Jesuit priest responds to statement of pro-abortion Catholic members of Congress

Alexandra Ocasio-Cortez Rep. Alexandra Ocasio-Cortez (D-N.Y.), one of the signers of the "Statement of Principles" of Catholic House Democrats | ev radin/Shutterstock

A Jesuit priest and radio host on Thursday critiqued a recent statement by Catholic House Democrats, who had asked not to be denied Communion for their pro-abortion policy stances.

In a column published Thursday in the National Catholic Register, Fr. Robert McTeigue, SJ, host and producer of the radio show “The Catholic Current,” argued that appeals to “conscience” and the “common good” by pro-abortion Catholic members of Congress were faulty.

Key to this debate, he said, was a discussion of the U.S. bishops last week on “Eucharistic consistency,” the Church’s teaching on worthiness to receive Communion. At their annual spring meeting, held virtually this year, the bishops voted decisively to approve the drafting of a teaching document on the Eucharist.

Included in a proposed outline of the document was a subsection on Eucharistic consistency; the bishops’ doctrine committee, which proposed drafting the document, has said it would also include a “special call for those Catholics who are cultural, political, or parochial leaders to witness to the faith” and uphold Church teaching in public life.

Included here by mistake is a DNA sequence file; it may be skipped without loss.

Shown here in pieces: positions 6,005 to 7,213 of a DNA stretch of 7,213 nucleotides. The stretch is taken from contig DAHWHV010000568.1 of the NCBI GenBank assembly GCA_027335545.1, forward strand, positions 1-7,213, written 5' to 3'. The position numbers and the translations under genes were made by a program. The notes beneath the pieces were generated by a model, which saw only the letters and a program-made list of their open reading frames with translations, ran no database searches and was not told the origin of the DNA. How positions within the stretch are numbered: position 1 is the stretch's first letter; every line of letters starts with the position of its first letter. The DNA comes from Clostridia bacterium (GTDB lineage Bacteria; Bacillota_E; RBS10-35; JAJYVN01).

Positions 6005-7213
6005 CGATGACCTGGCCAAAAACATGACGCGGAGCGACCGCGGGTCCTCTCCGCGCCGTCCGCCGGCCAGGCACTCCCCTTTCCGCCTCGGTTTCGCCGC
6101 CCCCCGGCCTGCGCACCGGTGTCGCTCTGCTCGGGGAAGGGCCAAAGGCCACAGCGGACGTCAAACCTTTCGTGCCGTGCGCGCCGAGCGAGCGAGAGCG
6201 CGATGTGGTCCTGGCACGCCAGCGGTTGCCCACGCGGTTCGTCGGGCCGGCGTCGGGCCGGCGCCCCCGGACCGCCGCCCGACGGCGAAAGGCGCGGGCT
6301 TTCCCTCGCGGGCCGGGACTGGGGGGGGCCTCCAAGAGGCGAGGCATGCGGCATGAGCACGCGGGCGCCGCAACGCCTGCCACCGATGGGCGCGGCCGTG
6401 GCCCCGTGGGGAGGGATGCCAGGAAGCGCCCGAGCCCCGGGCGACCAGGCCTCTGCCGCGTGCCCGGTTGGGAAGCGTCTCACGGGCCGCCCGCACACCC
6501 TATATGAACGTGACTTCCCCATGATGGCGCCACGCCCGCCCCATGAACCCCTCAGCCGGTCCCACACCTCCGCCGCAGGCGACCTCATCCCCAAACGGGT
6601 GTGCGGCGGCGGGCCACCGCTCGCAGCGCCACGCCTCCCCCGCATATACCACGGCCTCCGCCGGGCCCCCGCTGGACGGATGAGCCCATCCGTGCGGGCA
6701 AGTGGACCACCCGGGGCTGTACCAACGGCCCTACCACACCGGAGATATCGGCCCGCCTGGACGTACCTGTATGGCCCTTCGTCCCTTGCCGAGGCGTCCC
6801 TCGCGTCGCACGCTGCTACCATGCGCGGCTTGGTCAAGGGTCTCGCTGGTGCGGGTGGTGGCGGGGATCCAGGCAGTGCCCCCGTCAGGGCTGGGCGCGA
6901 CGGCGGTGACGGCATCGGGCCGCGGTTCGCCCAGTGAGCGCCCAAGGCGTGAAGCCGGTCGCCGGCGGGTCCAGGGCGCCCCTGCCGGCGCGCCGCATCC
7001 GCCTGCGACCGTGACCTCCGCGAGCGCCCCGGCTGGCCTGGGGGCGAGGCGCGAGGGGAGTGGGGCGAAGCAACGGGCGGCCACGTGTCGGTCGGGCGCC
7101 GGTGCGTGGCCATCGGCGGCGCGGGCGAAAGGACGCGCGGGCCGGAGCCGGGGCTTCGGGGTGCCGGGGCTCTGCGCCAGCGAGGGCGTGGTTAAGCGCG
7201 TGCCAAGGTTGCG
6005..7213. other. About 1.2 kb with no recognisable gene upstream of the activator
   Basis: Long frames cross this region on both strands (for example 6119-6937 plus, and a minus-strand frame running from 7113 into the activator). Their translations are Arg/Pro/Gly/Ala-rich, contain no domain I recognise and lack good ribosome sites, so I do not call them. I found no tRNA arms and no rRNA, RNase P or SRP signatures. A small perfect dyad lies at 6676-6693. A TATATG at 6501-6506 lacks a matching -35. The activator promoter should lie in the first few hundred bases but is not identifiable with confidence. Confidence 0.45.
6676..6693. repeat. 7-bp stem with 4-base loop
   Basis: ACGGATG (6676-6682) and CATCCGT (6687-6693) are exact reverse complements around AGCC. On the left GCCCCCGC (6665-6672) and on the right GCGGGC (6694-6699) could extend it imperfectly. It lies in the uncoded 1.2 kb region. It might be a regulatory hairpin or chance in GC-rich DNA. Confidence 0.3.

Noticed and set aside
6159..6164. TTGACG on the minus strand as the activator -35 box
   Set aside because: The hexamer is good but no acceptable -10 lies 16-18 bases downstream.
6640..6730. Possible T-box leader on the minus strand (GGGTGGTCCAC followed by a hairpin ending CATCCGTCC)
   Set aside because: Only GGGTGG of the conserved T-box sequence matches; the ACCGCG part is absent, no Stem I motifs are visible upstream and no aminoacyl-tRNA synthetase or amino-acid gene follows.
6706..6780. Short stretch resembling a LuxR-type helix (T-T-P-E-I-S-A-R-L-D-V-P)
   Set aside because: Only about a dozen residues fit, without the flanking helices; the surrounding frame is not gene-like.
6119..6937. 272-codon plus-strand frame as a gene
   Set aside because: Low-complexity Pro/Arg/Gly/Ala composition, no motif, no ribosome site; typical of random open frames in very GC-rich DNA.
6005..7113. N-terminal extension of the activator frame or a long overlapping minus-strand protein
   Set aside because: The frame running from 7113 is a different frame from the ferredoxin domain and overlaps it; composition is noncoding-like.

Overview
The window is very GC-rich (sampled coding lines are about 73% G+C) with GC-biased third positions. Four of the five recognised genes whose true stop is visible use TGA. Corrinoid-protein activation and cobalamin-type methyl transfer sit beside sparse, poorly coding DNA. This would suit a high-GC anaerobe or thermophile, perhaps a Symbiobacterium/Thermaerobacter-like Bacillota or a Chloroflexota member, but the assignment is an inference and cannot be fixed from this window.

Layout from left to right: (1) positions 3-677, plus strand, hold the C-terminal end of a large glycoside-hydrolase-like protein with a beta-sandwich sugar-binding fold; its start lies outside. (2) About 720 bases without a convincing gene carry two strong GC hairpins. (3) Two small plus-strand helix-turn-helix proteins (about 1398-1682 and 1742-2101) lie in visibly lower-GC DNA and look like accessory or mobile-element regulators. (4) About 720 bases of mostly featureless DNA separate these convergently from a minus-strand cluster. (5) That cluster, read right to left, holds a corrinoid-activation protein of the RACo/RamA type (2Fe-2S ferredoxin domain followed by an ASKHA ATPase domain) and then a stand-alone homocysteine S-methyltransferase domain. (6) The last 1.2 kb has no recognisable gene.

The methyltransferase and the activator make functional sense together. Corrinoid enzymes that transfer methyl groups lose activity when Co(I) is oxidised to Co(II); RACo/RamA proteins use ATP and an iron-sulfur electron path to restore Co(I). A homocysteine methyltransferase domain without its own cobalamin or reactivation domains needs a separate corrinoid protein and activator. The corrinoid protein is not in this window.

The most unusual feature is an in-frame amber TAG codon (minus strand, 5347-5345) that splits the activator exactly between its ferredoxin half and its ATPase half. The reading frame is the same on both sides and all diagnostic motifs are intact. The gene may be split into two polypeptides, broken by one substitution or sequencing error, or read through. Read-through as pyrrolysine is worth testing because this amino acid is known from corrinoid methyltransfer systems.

“What the U.S. Conference of Catholic Bishops debated last week, and what the advocates of the Statement hold, touch upon human dignity and divine sovereignty.  There really is a truly Catholic way of getting this right, and no one can afford to get this wrong,” Fr. McTeigue wrote.

Fr. McTeigue is a priest in the Eastern Province of the Society of Jesus. His radio show airs through The Station of the Cross radio network and on the iCatholicRadio app. He is also a member of the National Ethics Board of the Catholic Medical Association.

Last week, 60 House Democrats published a “Statement of Principles” during the meeting of the U.S. bishops, asking not to be denied Communion because of their stances on abortion. While the bishops discussed worthiness to receive Communion at their meeting, they voted simply to begin drafting a document on the Eucharist that would include a subsection on Eucharistic consistency. They did not vote on any national policy of denying Communion.

The Catholic members last Friday stated their commitment to a “living Catholic tradition,” the common good, and the “primacy of conscience,” while asking that politicians not be denied Communion because of support for “a woman’s safe and legal access to abortion.”

Fr. McTeigue responded to their statement in his column.

Citing the members’ professed commitment to the “common good,” he warned against a “utilitarian” view of the common good, and said that abortion can never be a part of the common good.

“All of our striving — and all of our individual, communal, public and private actions — ought to facilitate virtue and holiness in this life so that we may enjoy beatitude in the next,” he wrote. “Properly understood, the common good cannot possibly tolerate, much less advocate abortion.”

He quoted the members’ appeal to conscience: “In all these issues, we seek the Church's guidance and assistance but believe also in the primacy of conscience.”